Supervisors push for both sides to meet in SRHS pension battle

Supervisors push for both sides to meet in SRHS pension battle

JACKSON COUNTY, MS (WLOX) - Singing River Health System retirees are taking their fight for their pension funding back to Jackson County Supervisors. Unlike past meetings, on Monday they were met with less resistance and more assistance from the board and county attorney. Both sides are hoping to finally bring an end to the pension saga.

"We are willing to help y'all anyway we can," said Board President Barry Cumbest.

Supervisors told retirees they will not give up helping them fight for the retirement money that was promised to them by Singing River Health System.

Currently, the hospital is proposing paying retirees 88 percent of their checks. Many of them reject that offer.

"It is not just for us. It is for people who are going to retire tomorrow or next year. They are going to have the same problem if we are not careful," said retiree Kitty Aguilar.

County Attorney Paula Yancey explained to retirees that supervisors have the power to back the health system's bonds and appoint its trustees. As far as making major decisions for the hospital and accessing specific records, the board has little to no authority.

"That has been one of the challenges the county itself has faced. It is kind of like an adult 21-year-old. You may have created them, but when they get a certain age, they can do what they want, and they can make their own decisions," said Yancey.

Yancey said that's why late last year supervisors entered into agreement with the health system to investigate its finances. They have since created a database to help find financial solutions to the plan that's underfunded by more than $140 million.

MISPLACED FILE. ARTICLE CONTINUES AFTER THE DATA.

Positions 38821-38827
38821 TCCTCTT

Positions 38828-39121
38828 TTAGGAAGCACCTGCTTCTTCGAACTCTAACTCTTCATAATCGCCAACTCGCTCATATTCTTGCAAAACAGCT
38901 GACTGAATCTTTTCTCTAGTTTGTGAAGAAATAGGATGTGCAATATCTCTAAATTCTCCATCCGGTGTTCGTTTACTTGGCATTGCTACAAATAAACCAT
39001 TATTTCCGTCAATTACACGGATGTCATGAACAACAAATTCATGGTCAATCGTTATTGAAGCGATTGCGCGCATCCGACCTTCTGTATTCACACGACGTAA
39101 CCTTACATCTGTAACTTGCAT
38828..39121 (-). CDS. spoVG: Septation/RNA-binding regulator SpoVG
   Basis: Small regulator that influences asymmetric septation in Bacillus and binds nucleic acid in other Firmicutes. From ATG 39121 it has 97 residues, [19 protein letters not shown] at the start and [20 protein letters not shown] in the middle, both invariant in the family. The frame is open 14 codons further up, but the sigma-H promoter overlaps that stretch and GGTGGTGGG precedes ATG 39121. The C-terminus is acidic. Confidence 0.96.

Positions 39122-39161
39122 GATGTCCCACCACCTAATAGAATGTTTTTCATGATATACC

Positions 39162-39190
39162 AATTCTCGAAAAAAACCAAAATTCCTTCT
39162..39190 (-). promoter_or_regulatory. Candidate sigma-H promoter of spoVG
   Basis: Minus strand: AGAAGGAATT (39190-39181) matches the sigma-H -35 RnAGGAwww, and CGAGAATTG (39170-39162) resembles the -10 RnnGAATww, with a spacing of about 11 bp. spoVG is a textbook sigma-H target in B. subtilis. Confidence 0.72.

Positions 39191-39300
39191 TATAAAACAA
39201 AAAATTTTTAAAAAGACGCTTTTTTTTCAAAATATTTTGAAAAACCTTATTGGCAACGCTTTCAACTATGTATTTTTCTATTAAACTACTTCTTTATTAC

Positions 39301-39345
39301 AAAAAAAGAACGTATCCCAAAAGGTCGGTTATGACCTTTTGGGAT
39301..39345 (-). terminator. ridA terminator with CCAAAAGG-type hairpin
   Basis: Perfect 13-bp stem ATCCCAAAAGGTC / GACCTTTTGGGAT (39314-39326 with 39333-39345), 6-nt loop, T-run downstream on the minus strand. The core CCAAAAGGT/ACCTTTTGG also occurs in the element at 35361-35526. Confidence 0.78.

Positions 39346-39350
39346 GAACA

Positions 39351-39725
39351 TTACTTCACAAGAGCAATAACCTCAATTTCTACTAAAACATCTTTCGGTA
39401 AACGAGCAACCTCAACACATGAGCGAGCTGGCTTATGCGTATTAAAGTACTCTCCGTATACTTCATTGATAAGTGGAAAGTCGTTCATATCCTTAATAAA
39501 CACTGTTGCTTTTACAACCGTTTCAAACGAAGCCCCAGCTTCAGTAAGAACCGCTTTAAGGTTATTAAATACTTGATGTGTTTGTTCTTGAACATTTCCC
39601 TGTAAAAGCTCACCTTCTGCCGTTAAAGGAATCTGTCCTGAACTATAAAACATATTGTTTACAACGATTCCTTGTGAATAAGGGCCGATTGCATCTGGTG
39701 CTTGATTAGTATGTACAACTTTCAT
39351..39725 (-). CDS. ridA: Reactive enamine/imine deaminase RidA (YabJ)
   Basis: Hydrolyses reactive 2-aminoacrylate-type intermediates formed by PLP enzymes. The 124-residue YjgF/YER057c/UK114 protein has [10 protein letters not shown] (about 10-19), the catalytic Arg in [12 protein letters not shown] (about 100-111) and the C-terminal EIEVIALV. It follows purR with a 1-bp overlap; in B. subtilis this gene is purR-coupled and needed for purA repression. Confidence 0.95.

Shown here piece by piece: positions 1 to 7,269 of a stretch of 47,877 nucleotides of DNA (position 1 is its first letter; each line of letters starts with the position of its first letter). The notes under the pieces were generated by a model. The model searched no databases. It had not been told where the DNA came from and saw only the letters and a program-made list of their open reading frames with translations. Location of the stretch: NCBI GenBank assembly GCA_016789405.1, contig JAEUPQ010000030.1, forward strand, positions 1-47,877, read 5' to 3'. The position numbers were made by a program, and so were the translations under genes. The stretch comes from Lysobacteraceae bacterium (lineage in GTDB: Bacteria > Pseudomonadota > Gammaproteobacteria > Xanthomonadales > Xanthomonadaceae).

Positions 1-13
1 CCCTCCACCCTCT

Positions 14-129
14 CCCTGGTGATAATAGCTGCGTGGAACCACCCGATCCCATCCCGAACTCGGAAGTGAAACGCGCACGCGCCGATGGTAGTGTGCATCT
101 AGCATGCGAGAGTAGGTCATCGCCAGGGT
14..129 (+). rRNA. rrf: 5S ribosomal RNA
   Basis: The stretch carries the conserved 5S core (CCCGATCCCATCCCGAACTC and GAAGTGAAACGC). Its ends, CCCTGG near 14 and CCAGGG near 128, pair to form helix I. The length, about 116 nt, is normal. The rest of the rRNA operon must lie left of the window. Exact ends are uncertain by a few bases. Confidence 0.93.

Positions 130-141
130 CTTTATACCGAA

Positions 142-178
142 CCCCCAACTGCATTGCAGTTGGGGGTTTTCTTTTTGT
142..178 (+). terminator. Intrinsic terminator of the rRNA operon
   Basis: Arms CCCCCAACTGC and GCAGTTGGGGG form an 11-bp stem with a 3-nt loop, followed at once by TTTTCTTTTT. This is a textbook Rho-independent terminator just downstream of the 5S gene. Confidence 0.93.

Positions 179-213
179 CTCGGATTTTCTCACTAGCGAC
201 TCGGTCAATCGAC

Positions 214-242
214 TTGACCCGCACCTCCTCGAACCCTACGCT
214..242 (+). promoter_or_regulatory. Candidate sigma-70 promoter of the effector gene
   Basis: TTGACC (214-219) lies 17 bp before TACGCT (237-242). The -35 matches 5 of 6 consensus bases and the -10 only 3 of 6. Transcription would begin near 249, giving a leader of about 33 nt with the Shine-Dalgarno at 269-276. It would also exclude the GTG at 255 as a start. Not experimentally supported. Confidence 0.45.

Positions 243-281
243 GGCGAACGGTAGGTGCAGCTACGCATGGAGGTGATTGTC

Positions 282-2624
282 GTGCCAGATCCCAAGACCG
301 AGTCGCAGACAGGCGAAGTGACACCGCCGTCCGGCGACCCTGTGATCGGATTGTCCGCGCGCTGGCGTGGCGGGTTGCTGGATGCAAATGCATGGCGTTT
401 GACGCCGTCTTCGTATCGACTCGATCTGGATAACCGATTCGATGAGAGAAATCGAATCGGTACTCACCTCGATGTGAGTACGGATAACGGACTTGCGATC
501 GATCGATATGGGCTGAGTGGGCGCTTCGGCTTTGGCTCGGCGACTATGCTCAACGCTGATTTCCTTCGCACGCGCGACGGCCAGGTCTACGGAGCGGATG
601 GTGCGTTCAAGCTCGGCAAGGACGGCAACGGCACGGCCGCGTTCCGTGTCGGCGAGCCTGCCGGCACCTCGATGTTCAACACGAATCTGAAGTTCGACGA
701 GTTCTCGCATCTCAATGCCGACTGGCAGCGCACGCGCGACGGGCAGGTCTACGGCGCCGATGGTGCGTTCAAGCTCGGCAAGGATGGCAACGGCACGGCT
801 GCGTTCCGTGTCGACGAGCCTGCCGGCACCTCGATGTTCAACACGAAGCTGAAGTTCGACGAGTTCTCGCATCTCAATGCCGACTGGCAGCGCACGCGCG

"Basically, what this thing does is you can sit there and give it what ifs and make assumptions and it would tell you what those what ifs look like long term, kind of like a payment plan," said Yancey.

Board members said the research will do little good if retirees and hospital officials don't sit down at one table and reach an agreement.

"We need to get what the total cost is out to the retirees," said Supervisor Troy Ross.

"I do want to meet with the hospital. I do not have a lawyer, and I would rather speak for myself," retiree James Dowdy said.

While some in the crowd agree, others are not sold on having another meeting with no real results.

"The problem is not the pension plan. That is just like a disease and that is just the symptom. The problem is the secrecy and corruption," said retiree Paul Wise.

County officials said they received around 5,000 hospital documents to create the database with pension funding payment scenarios. Those scenarios are expected to be posted on the county's website this week.

As for the health system, officials say the 88 percent proposal is now in the hands of the court.

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